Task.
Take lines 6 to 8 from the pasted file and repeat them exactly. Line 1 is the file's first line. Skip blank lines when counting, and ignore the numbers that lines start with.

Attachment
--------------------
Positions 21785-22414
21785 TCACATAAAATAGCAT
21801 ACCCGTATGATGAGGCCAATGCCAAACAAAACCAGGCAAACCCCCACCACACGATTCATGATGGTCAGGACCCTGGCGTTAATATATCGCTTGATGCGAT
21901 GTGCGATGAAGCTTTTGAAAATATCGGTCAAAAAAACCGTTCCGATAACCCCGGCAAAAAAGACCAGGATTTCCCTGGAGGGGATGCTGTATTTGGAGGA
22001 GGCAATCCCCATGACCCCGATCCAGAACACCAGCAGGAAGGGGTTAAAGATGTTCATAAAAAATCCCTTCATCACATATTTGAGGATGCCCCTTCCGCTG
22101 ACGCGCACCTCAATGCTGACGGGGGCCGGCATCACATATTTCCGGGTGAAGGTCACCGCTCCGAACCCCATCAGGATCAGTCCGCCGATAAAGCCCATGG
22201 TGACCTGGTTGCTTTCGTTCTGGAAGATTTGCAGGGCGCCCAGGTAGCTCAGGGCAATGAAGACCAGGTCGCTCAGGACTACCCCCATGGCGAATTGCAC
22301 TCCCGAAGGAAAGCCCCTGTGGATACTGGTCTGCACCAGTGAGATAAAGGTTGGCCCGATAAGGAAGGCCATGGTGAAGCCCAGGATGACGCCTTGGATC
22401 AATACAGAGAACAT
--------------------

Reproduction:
22101 ACGCGCACCTCAATGCTGACGGGGGCCGGCATCACATATTTCCGGGTGAAGGTCACCGCTCCGAACCCCATCAGGATCAGTCCGCCGATAAAGCCCATGG
22201 TGACCTGGTTGCTTTCGTTCTGGAAGATTTGCAGGGCGCCCAGGTAGCTCAGGGCAATGAAGACCAGGTCGCTCAGGACTACCCCCATGGCGAATTGCAC
22301 TCCCGAAGGAAAGCCCCTGTGGATACTGGTCTGCACCAGTGAGATAAAGGTTGGCCCGATAAGGAAGGCCATGGTGAAGCCCAGGATGACGCCTTGGATC